Champion countries will drive the Lusaka Agenda through development of workplans, organization of partners, and oversight and reporting on progress. They will set the role for partners, convene stakeholders regularly to track progress against workplan accomplishments. Those countries will provide critical proof of concept for the main thrusts of Lusaka Agenda. Participants discussed ways to leverage outreach with non-champion countries to end any potential complacency in advancing the Lusaka Agenda. These conversations facilitated a sense of unity for lessons learned, best practices and issues that all faced. Key themes mentioned as critical to achieve the goals of the Lusaka Agenda included stakeholder engagement, collaboration and alignment.

 

The meeting also included discussions on local manufacturing as part of the Lusaka Agenda’s implementation strategy. The focus was on reducing dependency on imported health products by promoting regional manufacturing. This approach aims to create a sustainable and self-sufficient health system that can respond to local needs more effectively. The session also stressed the importance of stakeholder alignment to establish a vision for local manufacturing of GHI in Africa. The creation of an African Pooled Procurement Mechanism and commitments from organizations like Gavi and CEPI to support African products were highlighted​​.The heart of the discussion revolved around the collaborative effort necessary in this industry and how investors must invest in all levels of manufacturing, from the ground up. Such coordination is key to avoiding market fragmentation and maintaining the momentum in manufacturing efforts

 

During the panel discussion, the importance was on developing a mechanism to coordinate and support manufacturers as well as obtaining demand guarantees from member states and international buyers. The session also highlighted workforce development, technology transfer and regulatory alignment as key factors to support in-country manufacturing. The discussions also illustrated how local manufacturing can improve the availability of essential health products and strengthen supply chains across the continent.

 

The meeting had deliberations on accountability frameworks, key principles, and strategies for the Lusaka Agenda’s implementation. Participants reached a consensus on financing the implementation roadmap, the significance of a unified ministerial commitment for a strong regional implementation, the selection of pathfinder countries, the necessity for continuous stakeholder involvement, and the establishment of a comprehensive accountability mechanism within the African Union’s architecture. The forthcoming steps involve finalizing the implementation roadmap, selecting pathfinder countries, and commencing joint actions to bring the vision of the Lusaka Agenda to fruition​​​. Continuous stakeholder engagement, collaboration, and alignment are vital for realizing the vision of the Lusaka Agenda​​.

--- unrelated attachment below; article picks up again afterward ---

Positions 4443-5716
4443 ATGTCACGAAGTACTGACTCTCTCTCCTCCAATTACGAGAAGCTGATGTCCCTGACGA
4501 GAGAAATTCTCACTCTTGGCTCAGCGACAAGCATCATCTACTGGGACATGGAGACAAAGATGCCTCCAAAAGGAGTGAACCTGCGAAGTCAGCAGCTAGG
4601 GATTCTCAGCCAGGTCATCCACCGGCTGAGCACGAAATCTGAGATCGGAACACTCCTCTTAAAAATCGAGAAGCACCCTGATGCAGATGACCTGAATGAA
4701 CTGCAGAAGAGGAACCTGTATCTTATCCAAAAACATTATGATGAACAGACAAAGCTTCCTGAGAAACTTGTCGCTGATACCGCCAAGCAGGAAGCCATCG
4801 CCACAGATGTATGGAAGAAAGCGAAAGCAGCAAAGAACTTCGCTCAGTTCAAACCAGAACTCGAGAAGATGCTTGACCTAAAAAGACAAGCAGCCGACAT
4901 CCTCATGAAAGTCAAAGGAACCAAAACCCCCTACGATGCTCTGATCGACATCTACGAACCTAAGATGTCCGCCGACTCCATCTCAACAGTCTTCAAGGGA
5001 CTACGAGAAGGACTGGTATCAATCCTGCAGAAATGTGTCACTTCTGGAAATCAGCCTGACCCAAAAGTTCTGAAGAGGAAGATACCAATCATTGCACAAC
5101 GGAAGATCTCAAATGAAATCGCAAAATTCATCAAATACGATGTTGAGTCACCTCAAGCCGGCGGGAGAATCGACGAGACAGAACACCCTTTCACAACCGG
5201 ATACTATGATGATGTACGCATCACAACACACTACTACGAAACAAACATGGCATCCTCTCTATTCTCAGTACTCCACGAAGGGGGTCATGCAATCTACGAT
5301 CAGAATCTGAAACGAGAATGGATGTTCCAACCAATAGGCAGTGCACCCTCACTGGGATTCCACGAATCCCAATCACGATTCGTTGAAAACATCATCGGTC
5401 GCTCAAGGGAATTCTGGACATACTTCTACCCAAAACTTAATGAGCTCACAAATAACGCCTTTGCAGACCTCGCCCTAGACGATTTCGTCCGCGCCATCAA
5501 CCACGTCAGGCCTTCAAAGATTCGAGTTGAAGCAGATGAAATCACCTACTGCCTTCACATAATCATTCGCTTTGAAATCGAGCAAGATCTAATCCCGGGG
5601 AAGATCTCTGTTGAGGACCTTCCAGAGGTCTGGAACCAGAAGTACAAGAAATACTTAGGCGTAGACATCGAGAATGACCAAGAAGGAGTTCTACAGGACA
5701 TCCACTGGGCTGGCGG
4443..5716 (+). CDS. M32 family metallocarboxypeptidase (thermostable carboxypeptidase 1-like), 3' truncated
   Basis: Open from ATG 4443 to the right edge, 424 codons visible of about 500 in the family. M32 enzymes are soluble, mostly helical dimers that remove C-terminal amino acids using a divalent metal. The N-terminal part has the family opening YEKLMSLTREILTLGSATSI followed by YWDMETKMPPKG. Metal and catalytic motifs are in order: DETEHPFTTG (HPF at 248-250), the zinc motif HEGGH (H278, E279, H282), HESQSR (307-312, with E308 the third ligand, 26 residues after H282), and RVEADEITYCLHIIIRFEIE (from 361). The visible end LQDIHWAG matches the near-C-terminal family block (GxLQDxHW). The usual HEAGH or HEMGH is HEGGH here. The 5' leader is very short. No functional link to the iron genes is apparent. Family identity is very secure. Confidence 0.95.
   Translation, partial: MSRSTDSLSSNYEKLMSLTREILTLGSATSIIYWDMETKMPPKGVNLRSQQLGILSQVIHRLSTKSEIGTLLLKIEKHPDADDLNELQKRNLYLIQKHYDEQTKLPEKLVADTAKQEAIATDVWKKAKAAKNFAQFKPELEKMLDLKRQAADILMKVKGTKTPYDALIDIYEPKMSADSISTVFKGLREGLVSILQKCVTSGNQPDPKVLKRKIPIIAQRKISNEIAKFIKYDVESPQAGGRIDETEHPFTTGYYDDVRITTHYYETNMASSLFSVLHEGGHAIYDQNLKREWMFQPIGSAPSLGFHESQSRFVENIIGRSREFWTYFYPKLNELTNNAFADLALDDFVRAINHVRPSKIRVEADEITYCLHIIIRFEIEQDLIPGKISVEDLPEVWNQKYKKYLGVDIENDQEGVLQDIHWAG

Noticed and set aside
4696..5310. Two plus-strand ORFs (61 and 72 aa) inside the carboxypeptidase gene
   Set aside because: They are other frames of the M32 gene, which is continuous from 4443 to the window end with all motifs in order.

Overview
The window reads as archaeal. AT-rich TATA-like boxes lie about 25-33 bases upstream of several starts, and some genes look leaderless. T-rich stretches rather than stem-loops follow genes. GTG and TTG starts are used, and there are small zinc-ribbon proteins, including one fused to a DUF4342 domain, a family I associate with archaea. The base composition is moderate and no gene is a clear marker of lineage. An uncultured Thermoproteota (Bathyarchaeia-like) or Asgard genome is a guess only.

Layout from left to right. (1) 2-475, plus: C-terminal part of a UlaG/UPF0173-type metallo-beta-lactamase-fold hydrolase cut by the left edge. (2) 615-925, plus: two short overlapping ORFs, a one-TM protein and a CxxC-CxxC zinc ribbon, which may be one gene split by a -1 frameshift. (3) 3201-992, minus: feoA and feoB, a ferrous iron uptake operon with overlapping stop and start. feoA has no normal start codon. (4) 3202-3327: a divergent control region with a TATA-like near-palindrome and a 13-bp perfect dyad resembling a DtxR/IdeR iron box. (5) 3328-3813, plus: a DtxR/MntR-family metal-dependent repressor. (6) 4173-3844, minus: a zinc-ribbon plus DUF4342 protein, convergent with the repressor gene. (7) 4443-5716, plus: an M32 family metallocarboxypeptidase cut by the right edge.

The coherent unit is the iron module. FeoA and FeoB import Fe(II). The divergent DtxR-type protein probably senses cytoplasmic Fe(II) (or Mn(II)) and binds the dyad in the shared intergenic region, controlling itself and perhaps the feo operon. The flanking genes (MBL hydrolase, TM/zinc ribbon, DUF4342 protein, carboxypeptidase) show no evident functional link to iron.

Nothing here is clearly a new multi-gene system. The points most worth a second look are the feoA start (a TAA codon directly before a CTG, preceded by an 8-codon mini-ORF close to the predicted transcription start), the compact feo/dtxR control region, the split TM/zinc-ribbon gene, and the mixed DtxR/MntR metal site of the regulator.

Conclusion

The Lusaka Agenda is a significant step towards accelerating achievement of Universal Health Coverage (UHC) and the Sustainable Development Goals (SDGs) in Africa. The agenda highlights important changes and priorities for immediate action, setting out a course to transform health systems in foresight of significantly improved health outcomes. As a follow-on, effective implementation of the Lusaka Agenda requires strong leadership, stakeholders working together and commitment to sustainable funding and equitable health. Stakeholder engagement needs to be more seriously taken and also civil society organizations and the communities need to increase their participation. The implementation agenda requires firm and clear governance mechanisms for accountability and transparency.

 

This meeting in Addis Ababa, again highlighted these elements and set the stage for the follow-on phases to implement the Lusaka Agenda. All Africans can have resilient and equitable health systems with the commitment of African leaders, supported by Global Health Initiatives (GHIs), development partners, Civil Society Organizations (CSOs). The Lusaka Agenda, facilitated by sustained engagement, the development of capacity and effective accountability systems and Monitoring and Evaluation (M&E), is likely to deliver health systems improvements with long-lasting effects on the health and wellbeing of populations across Africa.

 

Stakeholders can build a future health system of increased resilience by overcoming barriers and exploiting the opportunities offered by the Lusaka Agenda, enabling it to address the diverse health service needs of populations. It allows health services to respond internationally to the present, rapid-moving challenges of global health while they are also well-placed to meet other challenges in the future based on primary care, sustainable financing and fair access simultaneously effective roster for provide quality health cover. By working together to uphold these values and build on them, the Lusaka Agenda can help drive real progress towards universal health coverage and the SDGs in Africa.